Sovereign Risk 2019: rising civil unrest adds to trading uncertainties

Hong Kong’s weary citizens went to the polls this weekend after enduring months of civil unrest and tension. And voting patterns, which indicate support for further political reforms and concessions, tend to suggest that head-on confrontations with Chinese authorities will continue. The island state’s troubled experience this year has made it the main focus of attention for trading and shipping companies anxious about rising sovereign risks. But, it is by no means alone.

In Latin America, crisis-hit Venezuela has been a persistent source of concern in regional oil markets, and the risk of contagion is rising. LNG importer, Chile, has seen an escalation of political unrest, and Colombia, of some prominence in the oil, gas and LPG trades, has also entered a new phase of volatility in response to President Ivan Duque’s proposed austerity measures. The latter’s decision to seal its borders has fueled an already-tense regional situation, while violent protests in Bolivia and Ecuador are adding to a sense of alarm in the region.

How does sovereign risk affect oil, gas and bunker shippers and traders, and what methods of risk mitigation are at their disposal?

For sellers, sovereign risks include any slowdown or non-payment of invoices due to restricted access to foreign exchange or obstacles to trade and shipments in commodities caused by the imposition of unforeseen political measures. For buyers and traders of oil and fuels, events such as the loss of liquidity to unwind either financial or physical positions, loss of impairment of the ability to repatriate capital or loss of reliability of delivery of equity oil entitlements, state seizure or forced nationalisation of oil-producing assets, joint-venture enterprises or projects, all fall into the sovereign risk category. Changes in royalties charged in oil production projects, as recently proposed in Trinidad and Tobago, also add to financial risks faced by investors and off-takers.

Contractual solutions?

Distinctions may exist between methods of risk control in physical trades and in financial trades in oil, gas and shipping. If trading under a master agreement with a margining threshold, like an International Swaps and Derivatives Association (ISDA) or Forward Freight Agreement Brokers’ Association (FFABA) contract, clauses covering material adverse changes, for example to the external rating of a counterparty’s country of domicile by ratings agencies Moodys or Standard and Poors, could allow a margin call from a counterparty to cover exposures. This is easy enough to apply to financial trades like oil, gas or freight futures, but not so easy to apply to physical trades.

Other ways to mitigate sovereign risk, especially escalated fears over availability of foreign exchange, include requesting letters of credit (LCs) as security for a stand-alone trade, or requesting payment in advance for the supply of a commodity to an enterprise which is located in a region of higher risk. LCs issued by Hong Kong-registered banks for the import of a commodity could themselves now be deemed to carry higher sovereign risk due to the present unpredictable political situation, and hence may be seen as requiring confirmation by a bank in another jurisdiction which carries lower risk.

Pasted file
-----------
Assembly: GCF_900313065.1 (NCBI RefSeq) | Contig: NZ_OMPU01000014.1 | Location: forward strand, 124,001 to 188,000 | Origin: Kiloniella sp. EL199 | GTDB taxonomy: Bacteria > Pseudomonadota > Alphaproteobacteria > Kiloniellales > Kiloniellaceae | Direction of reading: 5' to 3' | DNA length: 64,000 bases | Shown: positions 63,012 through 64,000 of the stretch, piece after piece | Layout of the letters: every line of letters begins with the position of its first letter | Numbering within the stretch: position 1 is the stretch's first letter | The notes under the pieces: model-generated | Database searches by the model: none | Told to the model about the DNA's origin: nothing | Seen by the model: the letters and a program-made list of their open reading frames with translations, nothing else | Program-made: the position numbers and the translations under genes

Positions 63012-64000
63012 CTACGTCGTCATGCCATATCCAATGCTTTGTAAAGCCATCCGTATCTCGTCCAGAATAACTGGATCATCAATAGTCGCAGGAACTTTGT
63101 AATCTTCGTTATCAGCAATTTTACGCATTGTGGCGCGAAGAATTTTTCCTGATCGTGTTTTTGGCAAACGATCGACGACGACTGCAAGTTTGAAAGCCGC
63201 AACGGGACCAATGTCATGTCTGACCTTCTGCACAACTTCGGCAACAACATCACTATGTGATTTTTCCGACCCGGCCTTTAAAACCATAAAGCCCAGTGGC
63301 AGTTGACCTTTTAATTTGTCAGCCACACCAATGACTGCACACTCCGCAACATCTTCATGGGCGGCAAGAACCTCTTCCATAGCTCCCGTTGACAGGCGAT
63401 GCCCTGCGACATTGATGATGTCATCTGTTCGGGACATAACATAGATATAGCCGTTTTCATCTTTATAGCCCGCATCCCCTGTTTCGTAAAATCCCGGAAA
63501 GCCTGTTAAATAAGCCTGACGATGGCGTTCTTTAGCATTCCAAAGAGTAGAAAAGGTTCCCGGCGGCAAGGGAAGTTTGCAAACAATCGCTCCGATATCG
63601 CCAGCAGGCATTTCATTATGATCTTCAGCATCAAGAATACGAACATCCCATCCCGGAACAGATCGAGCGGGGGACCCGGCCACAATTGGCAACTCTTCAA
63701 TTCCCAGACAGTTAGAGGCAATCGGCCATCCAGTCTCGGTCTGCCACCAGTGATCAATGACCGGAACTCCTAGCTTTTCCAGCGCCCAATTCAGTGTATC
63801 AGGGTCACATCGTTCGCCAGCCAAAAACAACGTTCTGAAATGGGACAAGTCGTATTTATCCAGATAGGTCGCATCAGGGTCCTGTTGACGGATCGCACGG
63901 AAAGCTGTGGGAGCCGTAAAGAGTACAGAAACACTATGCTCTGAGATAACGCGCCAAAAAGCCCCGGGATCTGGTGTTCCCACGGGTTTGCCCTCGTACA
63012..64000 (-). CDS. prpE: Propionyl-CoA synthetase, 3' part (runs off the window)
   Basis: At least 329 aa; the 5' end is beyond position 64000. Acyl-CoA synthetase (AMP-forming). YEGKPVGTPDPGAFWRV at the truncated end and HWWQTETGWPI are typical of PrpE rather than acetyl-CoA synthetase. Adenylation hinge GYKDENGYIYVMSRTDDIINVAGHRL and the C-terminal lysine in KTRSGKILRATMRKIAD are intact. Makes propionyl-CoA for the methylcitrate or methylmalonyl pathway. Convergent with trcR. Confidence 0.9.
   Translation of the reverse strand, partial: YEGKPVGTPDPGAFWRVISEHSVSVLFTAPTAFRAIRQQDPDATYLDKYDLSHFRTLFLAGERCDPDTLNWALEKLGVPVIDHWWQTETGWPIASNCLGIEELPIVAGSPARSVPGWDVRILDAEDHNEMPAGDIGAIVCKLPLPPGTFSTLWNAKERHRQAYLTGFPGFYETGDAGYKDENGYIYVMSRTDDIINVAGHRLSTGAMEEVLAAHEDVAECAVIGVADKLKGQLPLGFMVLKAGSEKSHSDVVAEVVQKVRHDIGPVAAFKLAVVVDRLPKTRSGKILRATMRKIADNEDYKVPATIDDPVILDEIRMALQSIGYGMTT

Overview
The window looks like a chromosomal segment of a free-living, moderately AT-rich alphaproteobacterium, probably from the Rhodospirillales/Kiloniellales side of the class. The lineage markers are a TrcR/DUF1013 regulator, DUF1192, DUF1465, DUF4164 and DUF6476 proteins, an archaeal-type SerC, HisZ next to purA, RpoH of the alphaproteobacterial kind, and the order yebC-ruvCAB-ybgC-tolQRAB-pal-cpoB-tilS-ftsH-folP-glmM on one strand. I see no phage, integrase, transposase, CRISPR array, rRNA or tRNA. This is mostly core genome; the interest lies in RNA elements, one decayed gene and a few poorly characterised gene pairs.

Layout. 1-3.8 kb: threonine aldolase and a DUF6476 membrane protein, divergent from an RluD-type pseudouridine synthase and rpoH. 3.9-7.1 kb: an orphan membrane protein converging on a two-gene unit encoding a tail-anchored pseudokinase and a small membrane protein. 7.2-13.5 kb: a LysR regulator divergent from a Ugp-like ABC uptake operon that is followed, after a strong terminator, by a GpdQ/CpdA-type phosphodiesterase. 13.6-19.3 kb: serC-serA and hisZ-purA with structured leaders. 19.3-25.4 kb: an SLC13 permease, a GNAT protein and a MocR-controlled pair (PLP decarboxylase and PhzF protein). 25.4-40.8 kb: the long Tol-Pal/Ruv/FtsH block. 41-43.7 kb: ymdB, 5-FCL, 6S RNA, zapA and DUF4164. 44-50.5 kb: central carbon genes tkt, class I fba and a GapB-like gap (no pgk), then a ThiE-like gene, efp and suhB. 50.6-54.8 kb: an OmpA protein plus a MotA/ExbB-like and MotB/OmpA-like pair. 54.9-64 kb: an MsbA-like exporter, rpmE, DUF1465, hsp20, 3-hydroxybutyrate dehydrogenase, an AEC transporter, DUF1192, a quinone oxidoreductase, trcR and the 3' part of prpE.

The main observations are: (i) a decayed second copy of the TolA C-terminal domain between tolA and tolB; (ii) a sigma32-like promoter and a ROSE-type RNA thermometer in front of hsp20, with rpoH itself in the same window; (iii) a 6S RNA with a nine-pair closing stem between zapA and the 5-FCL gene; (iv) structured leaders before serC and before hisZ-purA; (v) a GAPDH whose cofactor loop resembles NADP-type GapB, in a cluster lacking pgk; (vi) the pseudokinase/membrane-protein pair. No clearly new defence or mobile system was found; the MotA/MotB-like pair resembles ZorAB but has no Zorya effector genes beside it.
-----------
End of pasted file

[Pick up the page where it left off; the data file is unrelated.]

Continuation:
Establishing a balance

Payment in advance is often viewed as a draconian step. It is impractical where large exposures are concerned, and it is contentious in the sense that it might damage a trading relationship. But its impact could be softened by relaxation or renegotiation of other terms in the buyer’s favour, such as some form of discounts or sharing of certain costs. Or, it could be spread over a series of trades through some kind of initial margin posted by a buyer, rather like the initial margin required to be posted by trading members of an energy or commodity futures exchange.

Other solutions may exist. Credit insurance can be considered to guard against the risk of future non-payment from buyers of commodities. But this service is expensive and can be time-consuming, especially if it is to cover exposures in more volatile regions. Credit insurance may also require disclosures by the insured party to the insurer of details of the trading relationship being covered, which can be burdensome and bureaucratic, and could even compromise existing confidentiality agreements between the buyer and seller.

How the current political situations evolve in Hong Kong, Latin America and other areas of heightened sovereign risk, remains to be seen. But, the escalation of sovereign risk we have seen in 2019 reminds us of the great importance of vigilance, of monitoring credit exposures against jurisdictions and regions in times of abrupt changes, of know-your-counterparty principles, and of the need to devise and utilise innovative and flexible responses to fluctuating credit risks.

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Published on 27 Nov 2019

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